As 2020 drew to a close, like every year, I began to reflect on the year. While 2020, itself, has been different from any other year I have lived, the challenge was ultimately the same: me.
The real challenge is the person I see in the mirror every morning staring back at me with a lot of unknown questions. It is my expectations, my goals, the image of what my life should be vs. what it actually is, my ambitions, and the things I am grateful for. It is what I look like and how those looks make me feel. It is my job and where I am at with my career. It is my failures and my achievements. I think about all the things I have not done and all the choices I have made, both good and bad.
I spend time feeling guilty for even worrying about my “minor” problems compared to others, and then I begin to feel stuck in a negative cycle that I can’t escape. It does not matter what part of life the cycle is in – body image, career, money, etc. It is a negative cycle of failure, fear, and guilt. I start thinking about what is holding me back from breaking this cycle, but the only thing I ever come up with is it is easier to make excuses to justify my own inaction and blame everyone or everything else for my challenges than it is for me to accept that the cause always leads back to me.
Throughout my life, I have had many great moments and experienced many things. I have achieved a lot and yet there is always something missing. I have filled this “missing piece” with a million different things thinking this time it will be what completes the person that I look at every morning in the mirror. Sadly, I am disappointed every time because the real problem is my own vision of myself. I never seem to live up to the standards I have for myself.
The truth is, I just feel like I am holding on to an image of myself that has never existed. It is an image shaped from what I believe to be perfection, which was created based on my own human need for acceptance and all the different experiences and moments throughout my life.
As my thoughts now turn to 2021, I have decided my only resolution is that I will not stay in that cycle. This is a new year: one where I must take responsibility for my own actions as much as my own inactions. My vision of perfection has to change to include who I am, what I am, and what I want to be, and not be driven by what I think “others” want.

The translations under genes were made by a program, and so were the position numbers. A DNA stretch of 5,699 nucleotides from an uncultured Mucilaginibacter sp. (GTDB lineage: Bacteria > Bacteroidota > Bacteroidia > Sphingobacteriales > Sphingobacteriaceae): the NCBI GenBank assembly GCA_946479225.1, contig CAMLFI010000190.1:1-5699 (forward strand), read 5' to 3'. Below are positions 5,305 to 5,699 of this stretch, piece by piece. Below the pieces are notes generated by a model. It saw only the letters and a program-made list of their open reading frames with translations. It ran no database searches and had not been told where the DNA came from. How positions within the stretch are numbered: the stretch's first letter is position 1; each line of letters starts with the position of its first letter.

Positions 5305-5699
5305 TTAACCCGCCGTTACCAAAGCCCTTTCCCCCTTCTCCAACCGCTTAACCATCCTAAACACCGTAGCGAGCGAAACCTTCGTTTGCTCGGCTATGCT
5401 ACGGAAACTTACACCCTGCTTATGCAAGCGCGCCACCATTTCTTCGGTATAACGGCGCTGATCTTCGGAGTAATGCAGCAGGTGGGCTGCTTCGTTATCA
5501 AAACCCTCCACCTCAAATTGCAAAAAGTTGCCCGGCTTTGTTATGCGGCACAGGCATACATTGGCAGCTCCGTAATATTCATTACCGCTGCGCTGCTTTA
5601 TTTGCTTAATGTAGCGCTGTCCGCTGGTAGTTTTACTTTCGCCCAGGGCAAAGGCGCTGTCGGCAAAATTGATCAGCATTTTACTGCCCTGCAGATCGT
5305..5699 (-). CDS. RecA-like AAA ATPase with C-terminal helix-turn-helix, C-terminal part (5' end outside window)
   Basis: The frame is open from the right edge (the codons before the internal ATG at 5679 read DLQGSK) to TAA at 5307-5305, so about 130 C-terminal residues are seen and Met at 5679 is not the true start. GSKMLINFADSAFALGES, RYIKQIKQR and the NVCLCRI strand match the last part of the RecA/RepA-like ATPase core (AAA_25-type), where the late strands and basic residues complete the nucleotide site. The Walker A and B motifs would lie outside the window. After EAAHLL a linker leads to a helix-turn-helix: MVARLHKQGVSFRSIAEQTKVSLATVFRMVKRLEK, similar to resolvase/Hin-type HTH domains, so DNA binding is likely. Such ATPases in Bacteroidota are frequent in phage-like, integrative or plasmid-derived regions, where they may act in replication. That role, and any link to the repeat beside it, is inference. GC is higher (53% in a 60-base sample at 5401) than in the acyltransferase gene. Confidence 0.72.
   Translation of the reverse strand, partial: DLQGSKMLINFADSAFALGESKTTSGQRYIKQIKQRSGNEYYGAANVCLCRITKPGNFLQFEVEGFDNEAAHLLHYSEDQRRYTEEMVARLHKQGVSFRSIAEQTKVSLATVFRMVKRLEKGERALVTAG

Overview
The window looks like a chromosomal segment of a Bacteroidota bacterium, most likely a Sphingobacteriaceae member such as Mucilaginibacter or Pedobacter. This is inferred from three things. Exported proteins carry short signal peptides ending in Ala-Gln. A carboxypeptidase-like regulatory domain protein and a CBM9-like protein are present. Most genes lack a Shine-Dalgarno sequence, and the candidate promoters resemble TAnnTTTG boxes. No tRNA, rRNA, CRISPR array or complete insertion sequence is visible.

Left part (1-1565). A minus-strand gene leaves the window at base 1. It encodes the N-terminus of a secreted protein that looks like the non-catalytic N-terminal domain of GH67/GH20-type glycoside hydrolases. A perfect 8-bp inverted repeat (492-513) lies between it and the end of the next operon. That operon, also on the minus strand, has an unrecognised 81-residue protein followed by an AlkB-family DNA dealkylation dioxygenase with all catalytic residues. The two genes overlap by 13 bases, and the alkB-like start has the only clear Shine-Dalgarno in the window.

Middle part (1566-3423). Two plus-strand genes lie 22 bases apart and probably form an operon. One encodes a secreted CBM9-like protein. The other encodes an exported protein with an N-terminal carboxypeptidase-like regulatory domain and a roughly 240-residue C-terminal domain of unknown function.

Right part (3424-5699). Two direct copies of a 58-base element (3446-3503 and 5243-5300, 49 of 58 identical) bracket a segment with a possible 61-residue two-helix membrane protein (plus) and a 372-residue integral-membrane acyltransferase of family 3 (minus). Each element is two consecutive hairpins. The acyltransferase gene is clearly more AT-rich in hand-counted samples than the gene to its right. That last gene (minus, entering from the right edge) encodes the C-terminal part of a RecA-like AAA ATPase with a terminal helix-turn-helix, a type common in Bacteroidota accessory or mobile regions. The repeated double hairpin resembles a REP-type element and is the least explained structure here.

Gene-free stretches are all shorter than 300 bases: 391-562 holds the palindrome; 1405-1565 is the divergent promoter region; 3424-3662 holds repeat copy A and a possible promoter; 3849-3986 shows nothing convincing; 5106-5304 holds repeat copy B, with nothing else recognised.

Living for others’ acceptance is not happiness. It is very easy to get caught up in “destination addiction” or the idea that happiness is with the next best thing, the next best person, or the next best place. Happiness is loving who you are. Don’t shape who you are based on what you think other people want you to be and don’t change your goals because you are afraid that people won’t understand or accept you. If they don’t, you weren’t important to them to begin with.
Things will never be handed to you. You will never wake up one day and have it all figured out. You have to work for it. It is a process and if you want something, you have to go get it.
This is not about any one thing. There is nothing cryptic in these thoughts. The truth is, I have wasted years worrying about what others think instead of facing the real challenge that is my own fears. It is now time to work each day towards what I want – loving the journey – while remembering to enjoy what I have, and loving myself in all its flawed beauty. I know I am my own worst critic when I look in the mirror, but if I spend all my time criticizing myself then when will I have time to enjoy my life?
Kimberly Dyonne, M.P.A.